What is Good Preaching?

Christian faithful complain and comment about everything in Church life, and analysis of liturgical music and preaching are sure to be near the top of the list of discussion topics. In my own experience as a deacon and teacher, people are distracted during the liturgy, but they often pay attention to preaching. The homily is a subject of discussion in the car, at home, at coffee hour, and online. “We need better preaching” is a common lament of Christian people of all denominations.

What is good preaching? Every Christian tradition has its own perspective, and there are qualities of homilies that people either praise (when they are present) or desire (when they are absent). Based on comments I have captured over the course of many years, good preaching is:

  • A breaking open of the Bible;
  • Lectionary-based;
  • Authoritative and informed;
  • Memorable: the people recall the core message with ease;
  • Challenging; it includes an exhortation to amend one’s life or repent.

Obviously, one could add many more distinguishing features of a good homily to this list. I presented a summary based on what I have observed over several years, and did not mean to offer an exhaustive list.

Pastors who accept the challenge of preparing a quality homily find inspiration in a number of models. The Catholic and Orthodox Churches looked to the patristic tradition. The publication and translation of hundreds of homilies from the Greek and Latin manuscript traditions reintroduced theologians to a classical period of preaching from late antiquity. Of course, Protestant and other Christian traditions had already revived preaching and restored it to the Liturgy, and redefined it as a central component of the proclamation of the Word. Some Protestant traditions that celebrate the Eucharist infrequently accentuated the proclamation of the Word in general, and the homily in particular as a liturgical epiclesis, the descent of the Holy Spirit upon the assembly. Many of these attempts to renew and restore the homily were implemented in response to the disappearance of preaching from the liturgy. In my own Orthodox tradition, vestiges of patristic preaching remained in the Liturgy despite a general decline in preaching, through the Church’s hymnography. The hymns of the Byzantine Rite are echoes of patristic preaching, inspiring the late Orthodox theologian Constantin Andronikof to claim that the choir of the Church is the pulpit of theology. The restoration of the proclamation of the Word of God led to a new emphasis in teaching and practicing homiletics in seminaries and graduate schools of theology.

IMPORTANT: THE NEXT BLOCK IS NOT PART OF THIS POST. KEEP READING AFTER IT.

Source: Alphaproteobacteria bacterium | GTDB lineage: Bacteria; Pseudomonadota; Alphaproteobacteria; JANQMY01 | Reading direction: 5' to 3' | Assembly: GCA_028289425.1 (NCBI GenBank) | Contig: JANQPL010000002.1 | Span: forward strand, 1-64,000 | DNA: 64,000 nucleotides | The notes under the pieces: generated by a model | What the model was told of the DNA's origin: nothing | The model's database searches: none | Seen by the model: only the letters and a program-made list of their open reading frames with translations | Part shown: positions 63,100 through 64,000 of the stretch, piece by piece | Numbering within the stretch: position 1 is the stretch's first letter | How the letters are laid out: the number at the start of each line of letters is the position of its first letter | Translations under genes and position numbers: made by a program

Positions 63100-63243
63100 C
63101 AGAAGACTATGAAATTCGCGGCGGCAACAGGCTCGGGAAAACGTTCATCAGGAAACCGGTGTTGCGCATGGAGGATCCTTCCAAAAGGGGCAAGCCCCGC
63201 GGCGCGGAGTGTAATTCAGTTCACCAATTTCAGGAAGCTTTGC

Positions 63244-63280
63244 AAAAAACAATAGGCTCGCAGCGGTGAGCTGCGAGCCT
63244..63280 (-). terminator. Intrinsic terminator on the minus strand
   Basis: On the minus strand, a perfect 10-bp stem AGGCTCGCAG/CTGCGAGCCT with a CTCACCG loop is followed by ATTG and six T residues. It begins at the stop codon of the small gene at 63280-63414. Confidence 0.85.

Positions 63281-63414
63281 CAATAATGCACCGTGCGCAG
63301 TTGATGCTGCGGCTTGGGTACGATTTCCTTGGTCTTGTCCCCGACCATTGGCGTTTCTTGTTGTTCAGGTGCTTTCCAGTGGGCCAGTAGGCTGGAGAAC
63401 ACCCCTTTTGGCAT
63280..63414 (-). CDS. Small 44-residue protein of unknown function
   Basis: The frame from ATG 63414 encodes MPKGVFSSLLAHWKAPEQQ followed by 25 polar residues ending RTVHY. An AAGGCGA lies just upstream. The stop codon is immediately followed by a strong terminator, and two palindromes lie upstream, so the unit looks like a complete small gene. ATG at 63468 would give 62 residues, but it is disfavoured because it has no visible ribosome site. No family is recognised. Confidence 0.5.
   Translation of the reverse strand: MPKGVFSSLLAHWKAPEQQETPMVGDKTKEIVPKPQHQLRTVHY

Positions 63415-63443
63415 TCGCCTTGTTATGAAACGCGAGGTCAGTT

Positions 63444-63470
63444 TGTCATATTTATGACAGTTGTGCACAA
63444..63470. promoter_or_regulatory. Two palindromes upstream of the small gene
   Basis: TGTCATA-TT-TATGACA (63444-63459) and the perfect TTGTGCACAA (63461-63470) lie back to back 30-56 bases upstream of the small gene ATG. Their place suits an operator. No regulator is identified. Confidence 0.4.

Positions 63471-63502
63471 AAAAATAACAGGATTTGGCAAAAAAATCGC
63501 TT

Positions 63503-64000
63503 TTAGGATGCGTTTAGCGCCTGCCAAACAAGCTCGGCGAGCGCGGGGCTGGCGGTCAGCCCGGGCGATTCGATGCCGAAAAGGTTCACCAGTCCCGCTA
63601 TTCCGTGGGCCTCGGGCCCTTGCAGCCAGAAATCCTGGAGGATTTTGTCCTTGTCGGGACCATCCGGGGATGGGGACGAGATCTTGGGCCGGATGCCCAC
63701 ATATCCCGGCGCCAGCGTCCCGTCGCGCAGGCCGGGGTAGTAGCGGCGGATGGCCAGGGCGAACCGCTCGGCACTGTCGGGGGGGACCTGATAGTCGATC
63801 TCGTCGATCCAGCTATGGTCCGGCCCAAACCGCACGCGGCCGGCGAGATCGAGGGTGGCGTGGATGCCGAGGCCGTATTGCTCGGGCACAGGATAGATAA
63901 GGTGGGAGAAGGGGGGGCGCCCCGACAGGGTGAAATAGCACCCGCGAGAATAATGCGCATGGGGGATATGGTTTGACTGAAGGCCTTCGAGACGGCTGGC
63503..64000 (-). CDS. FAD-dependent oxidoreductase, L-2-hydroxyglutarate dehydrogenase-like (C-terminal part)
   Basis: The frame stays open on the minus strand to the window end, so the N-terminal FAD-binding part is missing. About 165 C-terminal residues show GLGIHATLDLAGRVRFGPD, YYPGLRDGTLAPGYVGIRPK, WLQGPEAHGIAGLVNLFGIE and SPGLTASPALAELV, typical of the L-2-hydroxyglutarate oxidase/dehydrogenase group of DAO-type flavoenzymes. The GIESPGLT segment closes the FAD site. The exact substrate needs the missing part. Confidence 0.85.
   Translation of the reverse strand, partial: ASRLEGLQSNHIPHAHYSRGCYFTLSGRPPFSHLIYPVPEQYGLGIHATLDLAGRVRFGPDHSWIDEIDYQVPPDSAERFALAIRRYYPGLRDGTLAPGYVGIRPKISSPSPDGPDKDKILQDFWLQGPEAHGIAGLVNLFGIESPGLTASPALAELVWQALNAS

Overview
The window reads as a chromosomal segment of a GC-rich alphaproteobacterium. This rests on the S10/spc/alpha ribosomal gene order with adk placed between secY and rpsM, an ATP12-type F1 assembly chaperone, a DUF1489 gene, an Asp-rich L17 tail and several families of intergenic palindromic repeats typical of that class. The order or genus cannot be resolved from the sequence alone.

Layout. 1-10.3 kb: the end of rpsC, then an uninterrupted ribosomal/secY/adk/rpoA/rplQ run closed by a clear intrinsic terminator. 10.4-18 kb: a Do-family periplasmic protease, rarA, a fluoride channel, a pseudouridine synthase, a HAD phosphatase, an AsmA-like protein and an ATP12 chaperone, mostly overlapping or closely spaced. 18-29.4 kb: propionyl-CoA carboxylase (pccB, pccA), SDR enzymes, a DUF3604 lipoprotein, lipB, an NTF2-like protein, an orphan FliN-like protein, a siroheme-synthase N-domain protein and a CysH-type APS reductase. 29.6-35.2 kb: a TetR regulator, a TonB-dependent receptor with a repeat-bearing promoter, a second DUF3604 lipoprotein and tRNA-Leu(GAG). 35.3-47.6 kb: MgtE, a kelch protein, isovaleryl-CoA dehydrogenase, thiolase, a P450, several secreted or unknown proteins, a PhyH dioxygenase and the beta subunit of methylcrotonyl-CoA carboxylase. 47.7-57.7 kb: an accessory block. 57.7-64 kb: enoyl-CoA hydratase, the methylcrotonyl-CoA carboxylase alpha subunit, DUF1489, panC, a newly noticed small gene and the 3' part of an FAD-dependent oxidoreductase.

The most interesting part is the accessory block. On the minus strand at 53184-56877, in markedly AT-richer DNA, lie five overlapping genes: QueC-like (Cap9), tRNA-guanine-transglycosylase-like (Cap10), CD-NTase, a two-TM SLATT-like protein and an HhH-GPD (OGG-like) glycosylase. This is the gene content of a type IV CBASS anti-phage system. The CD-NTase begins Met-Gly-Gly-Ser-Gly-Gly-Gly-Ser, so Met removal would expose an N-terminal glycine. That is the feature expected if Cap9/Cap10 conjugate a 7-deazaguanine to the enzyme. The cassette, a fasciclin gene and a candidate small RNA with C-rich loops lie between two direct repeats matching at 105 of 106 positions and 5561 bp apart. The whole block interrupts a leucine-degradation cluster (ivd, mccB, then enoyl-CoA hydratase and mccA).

The results of the restoration of preaching to the Liturgy and the reclaiming of its value are uneven. There are still many instances of impoverished liturgical preaching. Homilists are prone to confusing a homily with a lecture, deviating from their core message, delivering too much content, ignoring the appointed lectionary for the day, and perhaps worst of all, not knowing when to stop talking. Inexperienced and deficient homilists can improve, especially if the preacher is self-critical and committed to improving their skills and polishing their preparation and delivery.

Can one attribute the perception of bad preaching to ill-prepared and unskilled preachers? Not entirely. One must ask about the expectations for preaching. Do we dismiss homilies that fail to excite us or do not make us feel good about ourselves? Are we averse to messages that do not tell us what we want to hear about God, the world, and us? Do we lack the patience and discipline to hear and listen to all homilists? The faithful who hear preaching might be prone to tuning out less polished public speakers whose messages proclaim the good news of the kingdom of God. Perhaps some homilists who speak quietly or have monotone styles of delivery offer lifegiving messages that have the capacity to challenge and awaken us, if we weren’t so easily distracted. Hearing and listening are activities requiring energy and attention, and the assembly’s hearing and listening is a way of actively participating in the Liturgy.

Christian faithful continue to call upon their pastors to improve their preaching to lead the assembly into the kingdom of God by breaking open the riches of Scripture. The faithful are also invited to improve their ministry of the Word, by sharpening their senses and devoting full attention to preaching, lest the lifegiving word be missed on account of distraction.




  1. I would also think that during the special liturgical season (Advent, Christmas, Lent, Easter), preaching on seasonal themes would also be appropriate.

  2. I, too, am rather partial to the confessional Lutheran way of talking about this: Law and Gospel.

    There should be imparted, by every sermon, in balanced proportion, a conviction of God’s love and mercy towards us, and of our dire need for it.

    This is the heart of what we teach: where humankind really stands, and what is really possible with God.

    It is navigation between instilling presumption or despair in the hearer. John the Baptist is a good example, and he got results, too: practical repentance and reformation of life.

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